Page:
Summary Judgment

Rez Dispensers


Eye of the Beholder (Destination Film Distribution Corp.). Ashley Judd plays a serial killer being tailed by a British intelligence agent (Ewan McGregor) who ends up falling in love with her. The movie’s bad; critics, in turn, flash their most glib prose: “Do the words el stinko mean anything to you? What about that old standby, el pieco de crapo?” (Stephen Hunter, the Washington Post). One half-hopeful comment: “It isn’t insultingly bad; it’s just incompetent” (Eric Harrison, the Los Angeles Times). (Click here to find out more about Ashley Judd.)

Titus (Fox Searchlight Pictures). Julie Taymor, fresh from directing the much-loved stage production of The Lion King, heads straight for Shakespeare’s least-loved play. The cast is rich—Anthony Hopkins, Jessica Lange, Alan Cumming—and the art direction unusual (a mixing of fascist Italian and ancient Roman settings). Reactions are all over the map. Some revel in Taymor’s fearless, brash production of the brutally bloody play: “a brilliant and absurd film … goes over the top, doubles back and goes over the top again. The film is imperfect, but how can you make a perfect film of a play that flaunts its flaws so joyfully?” (Roger Ebert, the Chicago Sun-Times). The downside: “Taymor’s rendering of the play is so remote and cold, so disjointed, so devoid of Shakespearean current and surge, that the result is a sequence of fragments” (Stanley Kauffmann, the New Republic). (Click here to read the play online.)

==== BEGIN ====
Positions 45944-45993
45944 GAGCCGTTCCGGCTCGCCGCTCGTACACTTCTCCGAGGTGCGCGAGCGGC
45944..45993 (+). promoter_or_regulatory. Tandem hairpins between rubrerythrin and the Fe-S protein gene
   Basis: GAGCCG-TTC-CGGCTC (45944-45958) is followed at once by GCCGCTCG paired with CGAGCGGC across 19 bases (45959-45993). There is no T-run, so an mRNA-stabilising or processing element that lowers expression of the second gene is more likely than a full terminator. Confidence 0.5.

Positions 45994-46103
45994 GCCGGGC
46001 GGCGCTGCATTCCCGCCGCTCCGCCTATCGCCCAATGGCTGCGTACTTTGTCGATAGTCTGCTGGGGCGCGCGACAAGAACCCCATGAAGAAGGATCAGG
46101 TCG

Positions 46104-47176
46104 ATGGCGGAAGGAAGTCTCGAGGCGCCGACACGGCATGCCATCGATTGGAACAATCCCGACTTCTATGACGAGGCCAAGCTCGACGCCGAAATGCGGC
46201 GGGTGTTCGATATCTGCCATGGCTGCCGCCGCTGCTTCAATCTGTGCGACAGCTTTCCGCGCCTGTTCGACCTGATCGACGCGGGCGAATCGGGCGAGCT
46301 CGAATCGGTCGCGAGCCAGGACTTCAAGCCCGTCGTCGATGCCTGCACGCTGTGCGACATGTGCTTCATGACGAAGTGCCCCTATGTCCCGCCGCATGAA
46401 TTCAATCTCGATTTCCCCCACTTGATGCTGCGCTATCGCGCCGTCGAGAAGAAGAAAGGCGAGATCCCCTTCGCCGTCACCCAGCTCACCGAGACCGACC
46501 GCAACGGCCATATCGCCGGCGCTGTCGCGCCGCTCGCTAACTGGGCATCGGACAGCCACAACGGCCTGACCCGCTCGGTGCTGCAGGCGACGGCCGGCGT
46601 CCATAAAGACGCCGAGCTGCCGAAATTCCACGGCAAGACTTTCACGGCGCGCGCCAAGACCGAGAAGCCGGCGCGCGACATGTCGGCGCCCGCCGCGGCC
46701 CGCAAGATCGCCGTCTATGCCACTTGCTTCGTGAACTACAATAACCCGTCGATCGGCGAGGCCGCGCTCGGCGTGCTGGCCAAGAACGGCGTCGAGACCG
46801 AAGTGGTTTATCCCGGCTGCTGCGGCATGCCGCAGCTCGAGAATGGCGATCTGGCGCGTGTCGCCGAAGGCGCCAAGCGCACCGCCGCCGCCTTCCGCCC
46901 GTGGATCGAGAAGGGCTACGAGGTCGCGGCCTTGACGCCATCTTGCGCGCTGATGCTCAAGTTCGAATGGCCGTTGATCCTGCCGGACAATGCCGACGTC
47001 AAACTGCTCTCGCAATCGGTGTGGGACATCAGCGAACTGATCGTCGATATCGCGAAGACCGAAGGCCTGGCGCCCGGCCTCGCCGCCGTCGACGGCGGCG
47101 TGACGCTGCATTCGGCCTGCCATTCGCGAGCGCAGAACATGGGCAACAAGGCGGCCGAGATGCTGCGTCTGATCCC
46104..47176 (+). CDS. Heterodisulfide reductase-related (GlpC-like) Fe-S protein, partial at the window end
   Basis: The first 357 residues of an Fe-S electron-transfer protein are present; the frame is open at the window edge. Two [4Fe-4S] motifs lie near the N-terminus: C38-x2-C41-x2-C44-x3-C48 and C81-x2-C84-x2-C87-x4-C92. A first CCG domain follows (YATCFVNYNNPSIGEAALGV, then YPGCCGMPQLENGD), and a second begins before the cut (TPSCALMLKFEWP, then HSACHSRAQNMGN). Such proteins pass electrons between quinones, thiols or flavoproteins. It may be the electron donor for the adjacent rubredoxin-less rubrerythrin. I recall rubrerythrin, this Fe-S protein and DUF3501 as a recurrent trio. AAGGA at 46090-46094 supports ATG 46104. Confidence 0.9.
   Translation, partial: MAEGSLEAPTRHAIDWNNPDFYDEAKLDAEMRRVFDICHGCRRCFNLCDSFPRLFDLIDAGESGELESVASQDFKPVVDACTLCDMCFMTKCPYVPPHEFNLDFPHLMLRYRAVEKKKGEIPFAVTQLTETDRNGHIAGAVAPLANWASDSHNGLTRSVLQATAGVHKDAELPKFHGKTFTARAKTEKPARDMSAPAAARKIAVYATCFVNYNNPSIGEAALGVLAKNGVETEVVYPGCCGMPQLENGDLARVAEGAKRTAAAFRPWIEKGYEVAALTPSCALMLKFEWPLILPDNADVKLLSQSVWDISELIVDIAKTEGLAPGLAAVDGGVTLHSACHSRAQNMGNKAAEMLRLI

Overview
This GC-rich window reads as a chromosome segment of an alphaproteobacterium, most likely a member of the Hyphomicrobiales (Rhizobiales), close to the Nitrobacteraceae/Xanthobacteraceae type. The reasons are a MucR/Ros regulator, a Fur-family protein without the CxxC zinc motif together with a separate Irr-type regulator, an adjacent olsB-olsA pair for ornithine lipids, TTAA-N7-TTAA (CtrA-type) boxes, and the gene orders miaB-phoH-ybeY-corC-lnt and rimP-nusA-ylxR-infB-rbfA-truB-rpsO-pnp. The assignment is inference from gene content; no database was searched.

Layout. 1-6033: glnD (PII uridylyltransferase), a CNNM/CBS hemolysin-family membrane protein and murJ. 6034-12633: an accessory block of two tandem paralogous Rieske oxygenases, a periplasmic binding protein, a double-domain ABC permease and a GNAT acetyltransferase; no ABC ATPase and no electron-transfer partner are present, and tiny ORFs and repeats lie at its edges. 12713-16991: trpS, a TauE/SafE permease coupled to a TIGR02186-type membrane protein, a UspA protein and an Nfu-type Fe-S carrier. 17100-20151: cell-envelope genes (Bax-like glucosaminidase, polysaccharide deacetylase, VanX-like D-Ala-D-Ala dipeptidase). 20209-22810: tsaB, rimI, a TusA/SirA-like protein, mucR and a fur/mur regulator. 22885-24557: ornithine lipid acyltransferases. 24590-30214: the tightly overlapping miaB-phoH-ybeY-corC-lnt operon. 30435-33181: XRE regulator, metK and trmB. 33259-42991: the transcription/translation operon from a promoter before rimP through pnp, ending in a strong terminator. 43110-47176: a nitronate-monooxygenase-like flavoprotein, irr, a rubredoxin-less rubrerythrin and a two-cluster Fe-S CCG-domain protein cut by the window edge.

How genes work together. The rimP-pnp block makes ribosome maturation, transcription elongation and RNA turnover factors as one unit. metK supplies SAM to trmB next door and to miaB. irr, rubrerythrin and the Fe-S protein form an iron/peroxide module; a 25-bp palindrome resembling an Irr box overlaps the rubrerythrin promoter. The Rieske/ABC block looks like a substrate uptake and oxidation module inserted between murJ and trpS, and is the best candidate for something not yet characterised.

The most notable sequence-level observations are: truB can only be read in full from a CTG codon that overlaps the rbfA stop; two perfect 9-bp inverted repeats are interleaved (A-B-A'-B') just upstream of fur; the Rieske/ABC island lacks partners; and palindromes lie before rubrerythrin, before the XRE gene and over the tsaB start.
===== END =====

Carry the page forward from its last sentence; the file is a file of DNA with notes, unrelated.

Isn’t She Great (Universal Pictures). This biopic about Valley of the Dolls author Jacqueline Susann, starring Bette Midler, is damned for its lack of dish. Instead of exposing the seamy side of Hollywood’s favorite steamy writer, the film is “defanged,” making it “like watching a sketch from the old Carol Burnett Show” (Elvis Mitchell, the New York Times). Negative reviews pigeonhole it as a “bottom-rung Bette Midler vehicle” (Mike Clark, USA Today). Its most upbeat notice: “a surprisingly warm and engaging entertainment—brassy, schmaltzy, funny” (Jay Carr, the Boston Globe). (Find out some of the dish missing from the movie here; click here to read David Edelstein’s review in Slate.) 

The Big Tease (Warner Bros.). Critics have a laugh at this slight but fun film about a Scottish hairdresser (TheDrew Carey Show regular Craig Ferguson) intent on winning Los Angeles’ World Freestyle Hairdressing Championship—a sort of “Strictly Ballroom with scissors” that “knows enough not to take itself too seriously” (Kenneth Turan, the Los Angeles Times). The film is “funny but ramshackle” (Stephen Holden, the New York Times) and “aims to do nothing but please, and it accomplishes its modest aim with charm and intelligence” (Mick LaSalle, the San Francisco Chronicle). (Visit the film’s official site.)


On the Rez,by Ian Frazier (Farrar, Straus & Giroux). Mixed responses to Frazier’s description of his friendships with various Oglala Sioux who live on the Pine Ridge Reservation in South Dakota. Some critics praise the book as a “careful evocation of the honor and squalor of Indian life” (Andrew Ferguson, Fortune) that is remarkable for its honesty: “Here is a first-person narrator who is forthcoming but not self-involved, and who is self-effacing in a way that does not suggest the opposite” (Tracy Kidder, the New York Times Book Review). But in the Los Angeles Times, Sherman Alexie begs to differ: “A white man using the word ‘rez’ to describe the reservation is the equivalent of a white man using the word ‘hood’ to describe a black inner-city neighborhood.” He goes on to call the author “an outsider eager to portray himself as an insider, as a writer with a supposedly original story to tell and as a white man who is magically unlike all other white men in his relationship to American Indians.” He is not alone in calling Frazier’s vision flawed: “The problem with this book is that Mr. Frazier never really comes to terms with the disparity between his romanticized dream of Indian life … and the often discouraging facts of day-to-day life ‘on the rez’ ” (Michiko Kakutani, the New York Times). (Click here to read the first chapter.)